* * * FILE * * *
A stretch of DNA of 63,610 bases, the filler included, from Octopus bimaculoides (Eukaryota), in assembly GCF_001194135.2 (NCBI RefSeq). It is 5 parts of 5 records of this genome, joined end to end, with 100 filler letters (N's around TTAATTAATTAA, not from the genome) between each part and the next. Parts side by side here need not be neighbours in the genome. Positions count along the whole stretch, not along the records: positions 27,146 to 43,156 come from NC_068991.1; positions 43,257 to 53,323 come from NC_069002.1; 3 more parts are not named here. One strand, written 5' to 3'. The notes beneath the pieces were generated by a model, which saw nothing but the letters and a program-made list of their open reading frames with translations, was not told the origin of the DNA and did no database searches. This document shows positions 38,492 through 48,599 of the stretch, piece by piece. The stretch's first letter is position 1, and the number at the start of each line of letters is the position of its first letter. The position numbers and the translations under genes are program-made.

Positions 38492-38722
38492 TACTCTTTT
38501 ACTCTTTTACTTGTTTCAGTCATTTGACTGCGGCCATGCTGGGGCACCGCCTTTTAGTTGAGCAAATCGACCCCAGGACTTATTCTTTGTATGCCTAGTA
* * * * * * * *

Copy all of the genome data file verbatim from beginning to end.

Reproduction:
A stretch of DNA of 63,610 bases, the filler included, from Octopus bimaculoides (Eukaryota), in assembly GCF_001194135.2 (NCBI RefSeq). It is 5 parts of 5 records of this genome, joined end to end, with 100 filler letters (N's around TTAATTAATTAA, not from the genome) between each part and the next. Parts side by side here need not be neighbours in the genome. Positions count along the whole stretch, not along the records: positions 27,146 to 43,156 come from NC_068991.1; positions 43,257 to 53,323 come from NC_069002.1; 3 more parts are not named here. One strand, written 5' to 3'. The notes beneath the pieces were generated by a model, which saw nothing but the letters and a program-made list of their open reading frames with translations, was not told the origin of the DNA and did no database searches. This document shows positions 38,492 through 48,599 of the stretch, piece by piece. The stretch's first letter is position 1, and the number at the start of each line of letters is the position of its first letter. The position numbers and the translations under genes are program-made.

Positions 38492-38722
38492 TACTCTTTT
38501 ACTCTTTTACTTGTTTCAGTCATTTGACTGCGGCCATGCTGGGGCACCGCCTTTTAGTTGAGCAAATCGACCCCAGGACTTATTCTTTGTATGCCTAGTA